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Longing for Peace, Justice
Marks NCC Assembly Statement

Click here to read the full statement.

November 15, 2001, OAKLAND, Calif. – A longing for peace with justice marks the statement "Out of the Ashes and Tragedy of Sept. 11, 2001," adopted today at the National Council of Churches’ annual General Assembly, meeting here Nov. 13-15.

Delegates from the NCC’s 36 Protestant and Orthodox member communions, in the three-page statement, lamented the suffering, death and grief unleashed upon the United States on Sept. 11.

At the same time, they expressed their concern at the subsequent attacks in the United States on people of Middle Eastern and Central and Southern Asian background, and detention of some people "presumably because of possible linkages to terrorist activities." And they expressed their alarm that "as violence escalates, the pre-existing humanitarian crisis in Afghanistan reaches horrendous proportions."

Delegates stopped short of calling for an immediate end to the bombing campaign in Afghanistan, but called "for an early end to the bombing campaign and for all parties to collaborate with the international community to discern non-violent means that may be available by which to bring to justice those who terrorize the nations of the world."

They further urged:

  • "the U.S. government and other governments to ensure the protection of human rights and fundamental freedoms and to treat all peoples with dignity, respect, and tolerance irrespective of religion, race, ethnicity or color."
  • "the United States to play a constructive role within the framework of the United Nations in establishing institutions of a post-war Afghan government that are broadly based, respectful of their traditions and acceptable to the people of Afghanistan."
  • "the United States to make a long-term commitment to the region with a view to promoting harmonious relationships, economic development and lasting peace."

"We believe that no nation can feel secure by itself if others are insecure," they said. "Similarly, military security does not ensure economic security. Nor can there by true security without adequate food, water, health care, sanitation or shelter. The challenge for those who seek justice and peace is to reinforce the intimate connections between economic, political, cultural and physical security. Such a challenge is pertinent to the current situation in Afghanistan and should be taken up by the United Nations in its effort to broker a post-war Afghanistan government with the active participation of Russia and the United States and the countries surrounding Afghanistan: China, Iran, Pakistan, Tajikistan, Turkmenistan, Uzbekistan."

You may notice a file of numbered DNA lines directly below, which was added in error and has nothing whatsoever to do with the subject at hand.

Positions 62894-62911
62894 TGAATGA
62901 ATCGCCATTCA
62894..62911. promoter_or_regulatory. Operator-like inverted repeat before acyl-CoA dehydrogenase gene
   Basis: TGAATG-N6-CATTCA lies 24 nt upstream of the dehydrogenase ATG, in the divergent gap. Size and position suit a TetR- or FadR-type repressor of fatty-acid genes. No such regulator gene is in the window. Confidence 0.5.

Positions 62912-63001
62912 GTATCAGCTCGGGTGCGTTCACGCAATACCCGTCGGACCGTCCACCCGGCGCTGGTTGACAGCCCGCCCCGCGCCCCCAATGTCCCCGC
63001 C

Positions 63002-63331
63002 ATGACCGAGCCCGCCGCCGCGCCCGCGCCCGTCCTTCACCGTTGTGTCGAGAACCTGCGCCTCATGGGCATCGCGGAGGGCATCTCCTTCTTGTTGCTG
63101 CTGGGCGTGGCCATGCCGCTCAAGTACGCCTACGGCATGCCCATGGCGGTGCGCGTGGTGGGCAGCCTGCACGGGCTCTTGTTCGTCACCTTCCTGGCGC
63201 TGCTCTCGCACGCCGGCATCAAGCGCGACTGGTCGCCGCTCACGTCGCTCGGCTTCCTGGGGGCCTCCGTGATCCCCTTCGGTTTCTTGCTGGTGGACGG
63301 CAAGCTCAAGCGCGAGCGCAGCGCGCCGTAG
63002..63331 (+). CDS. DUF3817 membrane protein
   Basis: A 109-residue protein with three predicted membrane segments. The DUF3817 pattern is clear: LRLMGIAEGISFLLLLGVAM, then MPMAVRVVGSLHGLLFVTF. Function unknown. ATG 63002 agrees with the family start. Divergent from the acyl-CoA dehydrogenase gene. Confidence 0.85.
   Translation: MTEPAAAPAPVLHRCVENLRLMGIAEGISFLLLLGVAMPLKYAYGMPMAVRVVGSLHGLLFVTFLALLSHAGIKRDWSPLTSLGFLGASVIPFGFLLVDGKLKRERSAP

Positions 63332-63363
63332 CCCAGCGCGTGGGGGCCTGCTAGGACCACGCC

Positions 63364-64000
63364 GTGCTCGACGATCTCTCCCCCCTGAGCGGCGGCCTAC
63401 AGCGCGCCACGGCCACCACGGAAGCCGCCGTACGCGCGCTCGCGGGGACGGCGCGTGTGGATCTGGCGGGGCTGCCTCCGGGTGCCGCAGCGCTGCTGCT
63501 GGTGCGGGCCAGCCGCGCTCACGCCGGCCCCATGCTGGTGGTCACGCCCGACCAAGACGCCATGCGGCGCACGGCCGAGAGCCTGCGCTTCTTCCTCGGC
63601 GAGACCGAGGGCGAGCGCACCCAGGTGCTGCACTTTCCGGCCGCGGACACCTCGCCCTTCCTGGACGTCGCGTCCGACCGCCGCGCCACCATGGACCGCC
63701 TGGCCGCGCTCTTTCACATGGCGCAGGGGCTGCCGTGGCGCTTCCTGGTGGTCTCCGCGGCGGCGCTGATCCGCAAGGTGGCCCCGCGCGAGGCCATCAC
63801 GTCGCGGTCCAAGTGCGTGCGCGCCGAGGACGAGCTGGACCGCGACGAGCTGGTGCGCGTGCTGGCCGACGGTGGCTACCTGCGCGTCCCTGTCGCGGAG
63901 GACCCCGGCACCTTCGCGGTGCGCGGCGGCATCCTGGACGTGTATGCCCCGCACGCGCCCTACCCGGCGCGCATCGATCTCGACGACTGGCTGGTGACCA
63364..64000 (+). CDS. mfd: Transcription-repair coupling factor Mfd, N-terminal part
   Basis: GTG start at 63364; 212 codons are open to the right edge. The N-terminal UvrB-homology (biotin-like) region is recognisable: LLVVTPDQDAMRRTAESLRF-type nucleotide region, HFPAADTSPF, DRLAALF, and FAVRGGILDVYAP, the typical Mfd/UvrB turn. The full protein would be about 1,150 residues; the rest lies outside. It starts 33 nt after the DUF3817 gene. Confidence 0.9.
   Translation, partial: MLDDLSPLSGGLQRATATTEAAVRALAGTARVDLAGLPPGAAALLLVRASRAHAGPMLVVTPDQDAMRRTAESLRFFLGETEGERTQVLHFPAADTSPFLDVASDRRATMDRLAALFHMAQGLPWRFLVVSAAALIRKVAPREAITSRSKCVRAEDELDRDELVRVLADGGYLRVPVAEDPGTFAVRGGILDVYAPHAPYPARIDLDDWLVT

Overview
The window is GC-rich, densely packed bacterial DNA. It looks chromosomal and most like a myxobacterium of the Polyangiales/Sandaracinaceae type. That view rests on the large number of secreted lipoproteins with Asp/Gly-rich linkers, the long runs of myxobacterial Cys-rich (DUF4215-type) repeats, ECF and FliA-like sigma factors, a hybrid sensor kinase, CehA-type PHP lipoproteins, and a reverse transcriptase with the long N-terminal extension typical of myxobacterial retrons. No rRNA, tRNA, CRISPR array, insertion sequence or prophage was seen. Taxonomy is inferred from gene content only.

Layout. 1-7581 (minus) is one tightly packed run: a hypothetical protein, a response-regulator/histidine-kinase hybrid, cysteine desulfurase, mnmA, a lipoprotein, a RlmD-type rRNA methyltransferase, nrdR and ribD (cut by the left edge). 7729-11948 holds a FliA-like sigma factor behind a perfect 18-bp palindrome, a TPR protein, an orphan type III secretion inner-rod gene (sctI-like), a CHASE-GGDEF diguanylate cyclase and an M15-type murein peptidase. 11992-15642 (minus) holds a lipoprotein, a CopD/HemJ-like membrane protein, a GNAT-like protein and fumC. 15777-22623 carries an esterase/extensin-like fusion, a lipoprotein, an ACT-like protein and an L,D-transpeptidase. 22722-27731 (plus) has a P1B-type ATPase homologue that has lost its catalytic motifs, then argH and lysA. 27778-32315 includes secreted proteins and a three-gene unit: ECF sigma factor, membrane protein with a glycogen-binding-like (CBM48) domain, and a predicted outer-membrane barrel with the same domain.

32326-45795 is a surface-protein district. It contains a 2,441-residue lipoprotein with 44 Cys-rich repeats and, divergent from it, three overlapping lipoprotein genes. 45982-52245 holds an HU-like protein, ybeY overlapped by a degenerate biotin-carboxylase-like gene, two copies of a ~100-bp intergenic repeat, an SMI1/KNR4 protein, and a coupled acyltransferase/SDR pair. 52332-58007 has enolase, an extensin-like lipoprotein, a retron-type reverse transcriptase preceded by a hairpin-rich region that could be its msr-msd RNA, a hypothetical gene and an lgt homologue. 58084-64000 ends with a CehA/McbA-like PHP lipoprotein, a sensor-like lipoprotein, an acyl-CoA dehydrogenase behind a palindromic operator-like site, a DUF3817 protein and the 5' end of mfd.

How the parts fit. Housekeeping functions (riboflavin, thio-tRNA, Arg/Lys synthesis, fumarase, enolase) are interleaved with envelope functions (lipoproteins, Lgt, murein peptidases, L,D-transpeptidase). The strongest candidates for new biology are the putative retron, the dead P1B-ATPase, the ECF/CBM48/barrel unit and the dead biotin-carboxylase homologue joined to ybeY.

The Assembly encouraged the NCC’s member communions and their congregations "to undertake open dialogue on questions of peace and justice seeking to build stronger multi-faith communities of tolerance and mutual understanding, and to renew our commitment of the churches in the ministry of peace with justice."

The resolution appeals to the NCC’s member communions and the general public to contribute generously to the Church World Service Afghanistan/Pakistan Appeal for $6.28 million designated for food and shelter for Afghan refugees and internally displaced. CWS, the NCC’s global service and witness ministry, has been active in Central and Southern Asia for decades.

The full text of "Out of the Ashes and Tragedy of Sept. 11, 2001" follows (or, in some versions of this story, accompanies it).

The assembly’s reflections on Sept. 11 and its aftermath extended to the impact of that day’s events on an already declining U.S. economy and to the "poor among us, the newly unemployed and the hundreds of thousands in our land whose lives, already deeply stressed by poverty, will now become even more difficult."

In a second, resolution titled "For the Faithful Living of These Days," delegates unanimously declared that "together we can and must draw upon our deep religious resources to address the needs of the most vulnerable among us."

They pledged and invited others to practice "daily attention to Scripture and prayer in the active search for the leading of the Holy Spirit, immediate attention to the unmet needs in our communities for food, shelter, clothing, comfort and meaningful work, weekly observance of a day of fasting in which we modify our patterns of consumption and pray for the poor and give whatever we save to the needy, (and) regular donations of food, money, time and talent to community pantries, food kitchens and places of refuge and hope for the poor."